Spatiotemporal proliferation of human stromal cells adjusts to nutrient availability and leads to stanniocalcin-1 expression in vitro and in vivo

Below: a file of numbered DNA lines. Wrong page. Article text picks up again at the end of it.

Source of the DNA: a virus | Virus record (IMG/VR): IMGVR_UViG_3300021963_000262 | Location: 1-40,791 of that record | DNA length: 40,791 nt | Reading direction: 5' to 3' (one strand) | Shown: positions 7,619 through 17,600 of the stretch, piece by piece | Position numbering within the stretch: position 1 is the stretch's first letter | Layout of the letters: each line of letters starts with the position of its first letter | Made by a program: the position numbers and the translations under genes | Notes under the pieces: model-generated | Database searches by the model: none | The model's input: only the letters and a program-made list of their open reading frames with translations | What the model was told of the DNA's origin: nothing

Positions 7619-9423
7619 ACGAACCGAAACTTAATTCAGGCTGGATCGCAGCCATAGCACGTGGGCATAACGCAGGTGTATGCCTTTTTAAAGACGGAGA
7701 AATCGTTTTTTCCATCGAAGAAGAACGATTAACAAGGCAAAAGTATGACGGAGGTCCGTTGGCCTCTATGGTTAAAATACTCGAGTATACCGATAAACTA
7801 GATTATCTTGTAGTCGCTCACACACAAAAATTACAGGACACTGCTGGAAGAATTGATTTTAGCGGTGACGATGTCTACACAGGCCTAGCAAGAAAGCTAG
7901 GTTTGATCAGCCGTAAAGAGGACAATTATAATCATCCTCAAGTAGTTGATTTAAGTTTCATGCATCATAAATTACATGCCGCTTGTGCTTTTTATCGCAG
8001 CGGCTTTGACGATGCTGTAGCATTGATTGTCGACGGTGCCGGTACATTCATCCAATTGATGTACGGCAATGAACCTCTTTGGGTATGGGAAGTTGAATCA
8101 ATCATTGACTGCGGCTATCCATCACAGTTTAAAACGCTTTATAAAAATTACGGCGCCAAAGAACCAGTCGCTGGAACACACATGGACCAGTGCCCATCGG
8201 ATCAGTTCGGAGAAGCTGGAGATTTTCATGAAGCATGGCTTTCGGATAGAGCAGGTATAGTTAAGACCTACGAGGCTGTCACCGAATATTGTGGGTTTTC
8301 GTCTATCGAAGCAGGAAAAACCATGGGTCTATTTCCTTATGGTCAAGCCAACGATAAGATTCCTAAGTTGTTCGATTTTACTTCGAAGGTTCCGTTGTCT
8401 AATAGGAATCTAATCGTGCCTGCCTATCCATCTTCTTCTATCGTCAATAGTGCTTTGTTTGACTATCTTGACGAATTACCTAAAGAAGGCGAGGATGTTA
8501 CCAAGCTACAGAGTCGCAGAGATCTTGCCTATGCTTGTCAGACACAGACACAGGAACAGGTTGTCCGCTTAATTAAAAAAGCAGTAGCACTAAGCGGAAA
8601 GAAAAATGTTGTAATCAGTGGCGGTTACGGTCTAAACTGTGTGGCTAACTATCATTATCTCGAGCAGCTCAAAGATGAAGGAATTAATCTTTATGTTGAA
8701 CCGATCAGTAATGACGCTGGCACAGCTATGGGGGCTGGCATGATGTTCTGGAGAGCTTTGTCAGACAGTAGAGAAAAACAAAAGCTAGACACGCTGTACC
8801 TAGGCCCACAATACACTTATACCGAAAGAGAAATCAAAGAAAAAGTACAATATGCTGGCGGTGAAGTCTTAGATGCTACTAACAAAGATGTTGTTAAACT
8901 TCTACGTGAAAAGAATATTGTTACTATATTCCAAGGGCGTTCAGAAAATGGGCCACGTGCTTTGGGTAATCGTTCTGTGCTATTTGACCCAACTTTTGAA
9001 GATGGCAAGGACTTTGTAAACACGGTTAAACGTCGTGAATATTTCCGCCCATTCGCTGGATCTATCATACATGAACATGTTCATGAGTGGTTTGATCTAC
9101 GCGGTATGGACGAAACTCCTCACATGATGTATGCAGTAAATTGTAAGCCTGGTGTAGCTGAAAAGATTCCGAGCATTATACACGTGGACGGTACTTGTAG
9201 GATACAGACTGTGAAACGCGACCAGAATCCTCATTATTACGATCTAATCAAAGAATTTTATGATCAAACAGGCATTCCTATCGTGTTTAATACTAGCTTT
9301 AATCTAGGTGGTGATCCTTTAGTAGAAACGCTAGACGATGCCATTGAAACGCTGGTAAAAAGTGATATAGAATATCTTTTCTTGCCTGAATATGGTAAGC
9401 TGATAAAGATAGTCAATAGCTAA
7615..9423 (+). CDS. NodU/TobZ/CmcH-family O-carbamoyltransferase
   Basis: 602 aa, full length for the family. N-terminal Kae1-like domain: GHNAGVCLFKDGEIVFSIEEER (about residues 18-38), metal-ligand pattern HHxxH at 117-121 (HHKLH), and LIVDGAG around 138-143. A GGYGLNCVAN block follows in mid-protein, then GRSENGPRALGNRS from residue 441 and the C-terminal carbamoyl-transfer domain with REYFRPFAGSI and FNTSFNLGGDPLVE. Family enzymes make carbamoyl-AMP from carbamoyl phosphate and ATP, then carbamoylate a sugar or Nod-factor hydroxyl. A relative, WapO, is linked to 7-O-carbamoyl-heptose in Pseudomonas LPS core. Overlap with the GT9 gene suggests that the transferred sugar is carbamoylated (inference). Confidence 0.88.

Cells and tissues are intrinsically adapted to molecular gradients and use them to maintain or change their activity. The effect of such gradients is particularly important for cell populations that have an intrinsic capacity to differentiate into multiple cell lineages, such as bone marrow derived mesenchymal stromal cells (MSCs). Our results showed that nutrient gradients prompt the spatiotemporal organization of MSCs in 3D culture. Cells adapted to their 3D environment without significant cell death or cell differentiation. Kinetics data and whole-genome gene expression analysis suggest that a low proliferation activity phenotype predominates in stromal cells cultured in 3D, likely due to increasing nutrient limitation. These differences implied that despite similar surface areas available for cell attachment, higher cell concentrations in 3D reduced MSCs proliferation, while activating hypoxia related-pathways. To further understand the in vivo effects of both proliferation and cell concentrations, we increased cell concentrations in small (1.8 μl) implantable wells. We found that MSCs accumulation and conditioning by nutrient competition in small volumes leads to an ideal threshold of cell-concentration for the induction of blood vessel formation, possibly signaled by the hypoxia-related stanniocalcin-1 gene.